Volcanoes are erupting in The Philippines, but on-fire Australia received some welcome rain. The Iran war cries have been called off and The Donald’s military powers are about to be hamstrung by the Senate. Meanwhile, his impeachment trial is starting, and we’re all on Twitter for a front-row seat.
From a culture wars perspective, Pride Month in the United States is off to an exhausting start. This video of protestors brawling in Glendale, California, where the school board is voting on whether to recognize Pride Month, has been viewed millions of times. Media coverage and online discourse over boycotts of pro-Pride companies continue.
In all the tumult, it’s easy to lose sight of one simple fact: LGBTQ acceptance is very high in the US. It’s also growing globally, and quickly at that. According to a 2022 Gallup poll, the share of people worldwide who say their area is a good place for gay or lesbian people to live doubled from 25 to 50 percent since 2012.
A new study from GLAAD, an advocacy organization, released last month backs up the slightly older Gallup figures for the US, with the percentage of non-LGBTQ Americans who support equal rights for the LGBTQ community moving ever upward the past three years:
An additional 91 percent agree that LGBTQ people should have the freedom to live their life and not be discriminated against.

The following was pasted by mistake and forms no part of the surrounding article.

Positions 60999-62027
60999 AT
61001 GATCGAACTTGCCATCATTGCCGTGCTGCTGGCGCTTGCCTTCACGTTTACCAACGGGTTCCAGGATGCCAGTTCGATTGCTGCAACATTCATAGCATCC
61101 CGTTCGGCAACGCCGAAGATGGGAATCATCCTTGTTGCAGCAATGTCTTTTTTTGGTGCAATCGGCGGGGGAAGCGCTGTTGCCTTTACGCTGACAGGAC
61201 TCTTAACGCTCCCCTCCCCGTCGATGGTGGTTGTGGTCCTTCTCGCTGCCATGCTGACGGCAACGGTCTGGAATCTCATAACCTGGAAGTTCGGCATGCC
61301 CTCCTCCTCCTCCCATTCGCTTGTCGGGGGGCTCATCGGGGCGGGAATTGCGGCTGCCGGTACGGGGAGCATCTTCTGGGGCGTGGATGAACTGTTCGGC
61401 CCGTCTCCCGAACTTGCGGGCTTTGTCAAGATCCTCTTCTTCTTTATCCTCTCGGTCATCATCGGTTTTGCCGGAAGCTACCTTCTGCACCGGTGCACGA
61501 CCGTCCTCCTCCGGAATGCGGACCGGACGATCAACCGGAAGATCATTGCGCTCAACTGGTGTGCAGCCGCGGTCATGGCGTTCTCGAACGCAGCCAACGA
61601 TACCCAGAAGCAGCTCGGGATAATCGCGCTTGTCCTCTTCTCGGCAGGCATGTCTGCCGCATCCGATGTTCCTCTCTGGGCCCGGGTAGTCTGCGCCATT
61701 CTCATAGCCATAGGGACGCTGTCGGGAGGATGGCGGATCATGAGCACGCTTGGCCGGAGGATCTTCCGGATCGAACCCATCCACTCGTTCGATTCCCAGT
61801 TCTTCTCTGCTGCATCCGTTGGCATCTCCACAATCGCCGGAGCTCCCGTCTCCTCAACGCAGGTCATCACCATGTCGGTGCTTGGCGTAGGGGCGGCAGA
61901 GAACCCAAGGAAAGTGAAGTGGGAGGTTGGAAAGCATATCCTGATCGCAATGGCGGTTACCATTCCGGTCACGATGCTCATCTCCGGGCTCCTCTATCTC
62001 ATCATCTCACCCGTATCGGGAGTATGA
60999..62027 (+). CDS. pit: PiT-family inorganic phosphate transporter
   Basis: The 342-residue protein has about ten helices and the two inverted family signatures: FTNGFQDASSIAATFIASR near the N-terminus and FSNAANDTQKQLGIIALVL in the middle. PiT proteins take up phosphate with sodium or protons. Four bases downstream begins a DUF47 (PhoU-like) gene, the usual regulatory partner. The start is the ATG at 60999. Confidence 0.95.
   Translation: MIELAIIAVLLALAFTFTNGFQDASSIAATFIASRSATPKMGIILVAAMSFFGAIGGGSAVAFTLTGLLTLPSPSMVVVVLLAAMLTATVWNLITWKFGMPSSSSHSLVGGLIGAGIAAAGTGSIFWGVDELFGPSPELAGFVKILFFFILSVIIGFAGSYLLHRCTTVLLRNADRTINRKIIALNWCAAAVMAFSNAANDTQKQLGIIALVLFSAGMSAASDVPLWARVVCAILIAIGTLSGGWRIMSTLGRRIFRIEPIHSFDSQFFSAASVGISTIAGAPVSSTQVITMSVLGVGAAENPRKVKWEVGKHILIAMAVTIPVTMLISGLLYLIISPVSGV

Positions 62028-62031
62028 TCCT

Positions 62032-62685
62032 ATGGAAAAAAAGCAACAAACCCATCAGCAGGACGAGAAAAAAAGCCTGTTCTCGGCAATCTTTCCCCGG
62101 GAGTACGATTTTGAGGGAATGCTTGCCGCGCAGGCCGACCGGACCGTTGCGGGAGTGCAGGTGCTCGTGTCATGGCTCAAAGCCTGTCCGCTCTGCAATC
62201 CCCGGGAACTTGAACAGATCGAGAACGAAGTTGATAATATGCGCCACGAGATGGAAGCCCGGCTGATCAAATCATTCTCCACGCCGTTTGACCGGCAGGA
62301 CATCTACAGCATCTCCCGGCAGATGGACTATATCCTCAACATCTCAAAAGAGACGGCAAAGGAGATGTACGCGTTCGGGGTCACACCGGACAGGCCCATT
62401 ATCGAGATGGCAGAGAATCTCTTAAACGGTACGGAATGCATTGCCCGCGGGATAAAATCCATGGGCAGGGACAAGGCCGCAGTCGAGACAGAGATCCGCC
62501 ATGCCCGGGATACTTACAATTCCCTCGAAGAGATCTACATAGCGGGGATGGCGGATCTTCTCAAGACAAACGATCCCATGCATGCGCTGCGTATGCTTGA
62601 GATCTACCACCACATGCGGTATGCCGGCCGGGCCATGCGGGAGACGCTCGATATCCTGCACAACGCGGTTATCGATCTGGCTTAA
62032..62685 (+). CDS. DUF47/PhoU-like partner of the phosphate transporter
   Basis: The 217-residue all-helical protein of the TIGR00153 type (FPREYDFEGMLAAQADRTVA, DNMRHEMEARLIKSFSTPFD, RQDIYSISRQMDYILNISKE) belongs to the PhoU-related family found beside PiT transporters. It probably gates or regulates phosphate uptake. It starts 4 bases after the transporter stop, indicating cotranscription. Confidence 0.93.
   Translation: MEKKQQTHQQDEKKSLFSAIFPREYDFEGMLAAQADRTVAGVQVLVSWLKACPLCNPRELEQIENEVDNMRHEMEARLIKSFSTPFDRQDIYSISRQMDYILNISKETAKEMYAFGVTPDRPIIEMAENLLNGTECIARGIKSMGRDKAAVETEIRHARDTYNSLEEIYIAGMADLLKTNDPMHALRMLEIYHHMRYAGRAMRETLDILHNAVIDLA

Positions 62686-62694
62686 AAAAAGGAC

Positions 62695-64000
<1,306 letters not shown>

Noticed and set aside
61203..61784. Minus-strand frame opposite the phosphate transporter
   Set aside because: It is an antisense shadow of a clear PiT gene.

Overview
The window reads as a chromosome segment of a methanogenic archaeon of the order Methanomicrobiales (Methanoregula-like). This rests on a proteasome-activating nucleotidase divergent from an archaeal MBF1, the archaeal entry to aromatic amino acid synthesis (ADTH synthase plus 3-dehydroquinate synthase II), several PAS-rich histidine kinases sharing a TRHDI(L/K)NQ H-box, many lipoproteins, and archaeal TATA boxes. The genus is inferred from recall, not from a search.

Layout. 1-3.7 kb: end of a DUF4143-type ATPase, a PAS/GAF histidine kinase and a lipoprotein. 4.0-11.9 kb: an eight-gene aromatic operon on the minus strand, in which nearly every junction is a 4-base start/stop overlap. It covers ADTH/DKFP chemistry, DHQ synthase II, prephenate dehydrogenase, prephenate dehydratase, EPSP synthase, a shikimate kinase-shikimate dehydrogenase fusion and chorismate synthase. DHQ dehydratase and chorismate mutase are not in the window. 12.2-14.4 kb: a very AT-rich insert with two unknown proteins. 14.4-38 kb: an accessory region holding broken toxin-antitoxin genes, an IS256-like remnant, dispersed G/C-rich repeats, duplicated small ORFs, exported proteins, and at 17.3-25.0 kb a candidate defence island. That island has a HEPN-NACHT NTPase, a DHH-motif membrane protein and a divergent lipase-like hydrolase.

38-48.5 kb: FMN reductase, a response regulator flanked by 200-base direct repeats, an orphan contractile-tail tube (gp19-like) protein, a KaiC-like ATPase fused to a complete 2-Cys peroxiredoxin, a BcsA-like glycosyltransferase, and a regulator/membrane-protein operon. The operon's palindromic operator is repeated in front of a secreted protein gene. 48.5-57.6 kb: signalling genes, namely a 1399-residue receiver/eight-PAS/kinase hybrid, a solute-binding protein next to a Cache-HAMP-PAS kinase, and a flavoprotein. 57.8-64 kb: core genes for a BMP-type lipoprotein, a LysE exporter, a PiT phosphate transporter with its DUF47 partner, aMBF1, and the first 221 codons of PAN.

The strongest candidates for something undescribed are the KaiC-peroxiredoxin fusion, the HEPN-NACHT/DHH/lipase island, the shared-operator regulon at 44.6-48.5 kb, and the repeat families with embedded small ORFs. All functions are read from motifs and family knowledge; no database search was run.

Those are the basics. There are many other numbers in the study, including, interestingly, that 70 percent of non-LGBTQ adults agree that companies should publicly support the LGBTQ community through hiring practices, advertising, and/or sponsorships.
Those boycotting Target and other companies receive a lot of attention but are actually small in number. As The Progress Network (TPN) Member Isaac Saul wrote in his recent newsletter on the topic, “The extreme views are taking up all the oxygen, and making us think the other side is a lot crazier than they really are.” A Glendale brawl does not a national picture make.
Until the Pride Month brouhaha this month, most of the culture war focus has been less on the “traditional” issue of gay rights and more on questions around transgender issues. Majorities of Americans support laws opposing the discrimination of trans people, according to a Washington Post-KFF poll. Majorities also support gender-affirming counseling for youth and teens, but oppose medication for them, where much of the current debate and legislative action lie.
Human Rights Campaign (HRC) has tracked 520 bills introduced in state legislatures in 2023 that they call anti-LGBTQ. Of those, per HRC, 20 of them have been passed or are about to be passed. They are difficult to summarize succinctly. Four have to do with banning surgeries or medications for trans youth (five if you count Florida’s criminalization of doctors providing transition-related care for patients of all ages), which makes 18 states total where trans youth care is banned. Three prohibit discussion of LGBTQ-related topics in elementary and middle schools. The others vary.